Kansas City, Mo. Prosecutors improperly excluded a black potential juror from a man's murder trial, an appeals panel narrowly ruled Tuesday in overturning his conviction and ordering a new trial.
The Missouri Court of Appeals' Western District was split 6-5, with dissenters, including the panel's chief judge, saying the prosecutors were within their rights.
It will be the fourth trial for Lance W. Livingston, whose first two trials in Jackson County Circuit Court ended in hung juries.
At Livingston's third trial, in July 2004, jurors convicted him of first-degree murder and armed criminal action in the January 2003 death of Joshua Ivers. He was sentenced to life without parole for the murder conviction.
Ivers was shot in the parking lot of a bowling alley in the Kansas City suburb of Raytown.
The shooting occurred on a Sunday night, when the bowling alley allowed people to bowl as many games as they wanted for one price.
The black woman was excluded from the jury after saying she had bowled in a league at that alley and that she had bowled there on Sunday nights. Prosecutors said they were worried she might hear testimony that conflicted with what she knew about Sunday nights at the bowling alley.
However, Livingston's attorney argued successfully that the juror was improperly excluded. Defense attorneys noted she had bowled on Sunday nights in the mid-1990s and was not familiar with "all you can bowl" nights. They also said that white jurors who had bowled at the alley were not automatically excluded.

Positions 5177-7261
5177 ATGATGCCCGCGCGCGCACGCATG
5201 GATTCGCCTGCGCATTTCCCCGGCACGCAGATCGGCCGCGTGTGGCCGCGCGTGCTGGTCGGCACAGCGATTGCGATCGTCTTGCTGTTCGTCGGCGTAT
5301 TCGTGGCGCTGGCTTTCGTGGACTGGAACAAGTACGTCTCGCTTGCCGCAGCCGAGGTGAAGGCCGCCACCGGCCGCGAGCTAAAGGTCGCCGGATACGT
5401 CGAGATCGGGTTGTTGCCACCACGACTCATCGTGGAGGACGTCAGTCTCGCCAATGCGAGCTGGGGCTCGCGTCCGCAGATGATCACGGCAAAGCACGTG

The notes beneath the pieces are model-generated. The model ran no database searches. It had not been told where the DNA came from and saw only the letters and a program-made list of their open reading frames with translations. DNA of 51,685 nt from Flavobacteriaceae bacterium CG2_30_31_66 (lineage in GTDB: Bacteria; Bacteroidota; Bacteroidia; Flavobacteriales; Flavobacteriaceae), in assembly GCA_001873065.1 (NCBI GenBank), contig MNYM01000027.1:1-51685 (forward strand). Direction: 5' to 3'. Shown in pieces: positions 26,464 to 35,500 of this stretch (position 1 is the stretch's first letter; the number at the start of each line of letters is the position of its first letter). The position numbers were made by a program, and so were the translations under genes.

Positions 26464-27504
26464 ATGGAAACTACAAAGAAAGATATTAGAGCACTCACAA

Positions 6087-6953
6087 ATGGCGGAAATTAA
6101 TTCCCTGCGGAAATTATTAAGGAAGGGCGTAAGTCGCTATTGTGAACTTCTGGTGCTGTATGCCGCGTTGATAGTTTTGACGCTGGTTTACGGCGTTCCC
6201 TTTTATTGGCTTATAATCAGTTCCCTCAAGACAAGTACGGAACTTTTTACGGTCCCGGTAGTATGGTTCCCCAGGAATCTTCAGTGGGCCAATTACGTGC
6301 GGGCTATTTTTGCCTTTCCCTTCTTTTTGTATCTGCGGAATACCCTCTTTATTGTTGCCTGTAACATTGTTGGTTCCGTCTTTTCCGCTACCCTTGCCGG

In the majority opinion, Judge Ronald R. Holliger wrote that the state's race-neutral explanation for the black juror's exclusion was a pretext for a racially motivated decision, especially in a case with a white victim and a black defendant.
The jury ended up including one black member, although prosecutors tried to have all four black potential jurors excluded.
"The right of a party to peremptorily strike a juror must always give way to a right of citizen to participate in our judicial system without regard to race, gender or national origin," Holliger wrote.
In his dissent, Chief Judge Victor C. Howard noted that the trial judge, who could have ruled otherwise, allowed the juror to be struck without comment.
"Far from exposing a detached and misled trial court, the transcript reflects one that is knowledgeable and engaged," Howard wrote. "With a considerable degree of detail, the trial court cited and explained relevant case law and applied that law to the facts of the case."
Jackson County Prosecutor Jim Kanatzar said he was disappointed by the ruling and that the state might appeal it.
"We have been informed by the Missouri attorney general's office that their office plans to review this case for the possibility of seeking transfer of the ruling to the Missouri Supreme Court," Kanatzar said in a written statement.